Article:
My daughter got her license a few months ago, and with a dad that’s a bonafide car guy (he buys them, rebuilds them and races them), together their working on “building” her very first dream car. It’s a (used) Jeep Wrangler – 4 door, hard top, all black – just as she requested. 🖤
Once she got the hang of driving it and passed her test (in a Mini Cooper 😂), the first big change was the tires. And when I say big, I mean big. She picked them out, dad swapped them out, and back out onto the road she went.
As she was driving around, turning left and right to navigate the roads and back out of parking spots, she noticed a rubbing sound she hadn’t heard before. So back to dad’s shop she went only to discover the new and much bigger tires were rubbing up against the fenders. So what’s the solution? Lift the car a bit. This was on her wish list as well, and was added sooner rather than later to eliminate the sound and the extra wear on the new tires.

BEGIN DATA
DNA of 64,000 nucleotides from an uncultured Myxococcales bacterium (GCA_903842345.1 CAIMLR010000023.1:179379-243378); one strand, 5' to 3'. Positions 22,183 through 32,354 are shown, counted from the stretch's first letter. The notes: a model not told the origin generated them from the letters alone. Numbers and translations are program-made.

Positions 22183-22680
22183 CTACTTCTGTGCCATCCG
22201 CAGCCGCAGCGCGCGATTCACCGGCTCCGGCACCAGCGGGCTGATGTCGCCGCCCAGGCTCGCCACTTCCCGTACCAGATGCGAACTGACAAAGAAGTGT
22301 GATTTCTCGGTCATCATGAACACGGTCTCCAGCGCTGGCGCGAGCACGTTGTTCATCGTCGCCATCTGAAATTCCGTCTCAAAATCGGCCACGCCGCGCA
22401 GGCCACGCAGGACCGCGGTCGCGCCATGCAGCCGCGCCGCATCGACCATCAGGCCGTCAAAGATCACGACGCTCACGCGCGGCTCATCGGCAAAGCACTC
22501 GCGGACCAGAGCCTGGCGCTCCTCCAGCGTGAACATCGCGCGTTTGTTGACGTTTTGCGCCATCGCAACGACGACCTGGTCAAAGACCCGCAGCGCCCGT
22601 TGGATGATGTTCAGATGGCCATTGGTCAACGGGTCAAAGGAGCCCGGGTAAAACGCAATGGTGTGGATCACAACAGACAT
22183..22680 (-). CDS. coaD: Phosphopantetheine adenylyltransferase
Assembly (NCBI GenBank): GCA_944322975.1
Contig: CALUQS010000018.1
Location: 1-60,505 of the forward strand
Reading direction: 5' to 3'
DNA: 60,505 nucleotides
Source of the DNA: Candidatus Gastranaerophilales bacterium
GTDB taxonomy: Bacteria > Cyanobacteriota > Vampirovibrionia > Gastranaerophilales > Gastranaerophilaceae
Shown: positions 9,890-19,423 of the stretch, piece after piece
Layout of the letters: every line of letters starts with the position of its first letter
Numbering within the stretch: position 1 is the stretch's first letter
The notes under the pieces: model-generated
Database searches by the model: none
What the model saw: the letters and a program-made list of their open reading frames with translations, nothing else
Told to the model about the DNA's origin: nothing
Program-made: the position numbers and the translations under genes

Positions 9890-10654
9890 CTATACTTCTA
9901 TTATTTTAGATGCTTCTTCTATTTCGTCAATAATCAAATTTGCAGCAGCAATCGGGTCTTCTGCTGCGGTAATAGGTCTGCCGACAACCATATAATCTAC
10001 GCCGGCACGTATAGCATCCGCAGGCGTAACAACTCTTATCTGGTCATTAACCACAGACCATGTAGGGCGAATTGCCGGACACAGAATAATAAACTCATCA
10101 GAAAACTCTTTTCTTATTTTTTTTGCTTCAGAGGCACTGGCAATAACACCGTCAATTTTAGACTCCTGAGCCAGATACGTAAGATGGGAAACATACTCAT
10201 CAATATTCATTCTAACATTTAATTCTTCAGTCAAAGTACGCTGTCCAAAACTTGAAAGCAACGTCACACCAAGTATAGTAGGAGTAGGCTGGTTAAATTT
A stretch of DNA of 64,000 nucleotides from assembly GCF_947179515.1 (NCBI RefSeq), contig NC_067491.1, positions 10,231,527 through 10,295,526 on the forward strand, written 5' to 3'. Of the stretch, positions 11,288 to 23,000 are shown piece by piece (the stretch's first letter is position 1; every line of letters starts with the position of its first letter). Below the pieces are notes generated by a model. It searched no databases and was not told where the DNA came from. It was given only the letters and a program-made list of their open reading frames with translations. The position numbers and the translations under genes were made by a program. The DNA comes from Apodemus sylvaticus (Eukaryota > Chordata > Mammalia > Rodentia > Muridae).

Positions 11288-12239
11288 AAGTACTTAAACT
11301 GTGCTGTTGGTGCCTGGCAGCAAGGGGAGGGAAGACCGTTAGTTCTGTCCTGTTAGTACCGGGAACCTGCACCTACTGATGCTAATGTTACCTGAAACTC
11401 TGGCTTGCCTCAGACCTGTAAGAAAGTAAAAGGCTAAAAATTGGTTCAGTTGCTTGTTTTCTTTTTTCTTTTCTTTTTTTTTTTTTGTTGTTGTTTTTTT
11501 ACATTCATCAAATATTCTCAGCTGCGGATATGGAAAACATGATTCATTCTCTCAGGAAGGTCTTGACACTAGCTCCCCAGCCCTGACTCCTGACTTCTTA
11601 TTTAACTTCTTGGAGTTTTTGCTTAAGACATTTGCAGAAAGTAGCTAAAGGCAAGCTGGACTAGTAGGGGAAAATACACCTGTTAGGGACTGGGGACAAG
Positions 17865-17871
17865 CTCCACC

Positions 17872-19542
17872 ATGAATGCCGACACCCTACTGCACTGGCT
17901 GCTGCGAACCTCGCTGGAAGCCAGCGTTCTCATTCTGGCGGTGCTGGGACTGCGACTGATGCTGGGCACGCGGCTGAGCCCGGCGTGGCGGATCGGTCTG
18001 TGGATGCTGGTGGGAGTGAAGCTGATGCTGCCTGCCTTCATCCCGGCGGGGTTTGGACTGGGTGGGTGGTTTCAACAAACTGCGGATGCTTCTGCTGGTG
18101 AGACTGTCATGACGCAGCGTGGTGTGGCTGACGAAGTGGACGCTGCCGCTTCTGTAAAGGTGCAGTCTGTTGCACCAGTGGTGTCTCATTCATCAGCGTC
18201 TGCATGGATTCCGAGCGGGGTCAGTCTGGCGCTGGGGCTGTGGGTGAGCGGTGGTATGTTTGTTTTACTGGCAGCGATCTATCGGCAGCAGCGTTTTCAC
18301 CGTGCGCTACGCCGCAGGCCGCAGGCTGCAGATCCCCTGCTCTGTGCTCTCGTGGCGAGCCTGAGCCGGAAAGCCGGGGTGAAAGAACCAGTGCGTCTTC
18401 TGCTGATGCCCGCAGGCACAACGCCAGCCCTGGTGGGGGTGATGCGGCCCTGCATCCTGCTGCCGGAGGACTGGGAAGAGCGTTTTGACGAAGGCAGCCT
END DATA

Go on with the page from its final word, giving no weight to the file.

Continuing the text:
What’s the point of my story you might ask? If you’ve read more than one of my blogs so far, you’ll notice that I like to tell stories and then “connect the dots.”
When it comes to growing our businesses, it’s often easy to spot the big changes that need to be made to continue to grow and reach our goals. But in the midst of figuring it out, executing and getting everyone on board with the big change, we often forget that big changes almost always require small adjustments.
There are very few things in life that work perfectly out of the box, and we’ve all learned to tweak and adjust things as needed in our day to day life. Somehow though, we seem to forget that similar tweaks are often needed within our businesses. Like the old saying goes “don’t throw the baby out with the bath water.”
So the next time you’re considering a big change in your business, be sure to give it time, pay attention to any hiccups you encounter, ask your team for input, and adjust as necessary to reach the best final version – which is very rarely achieved on the first attempt.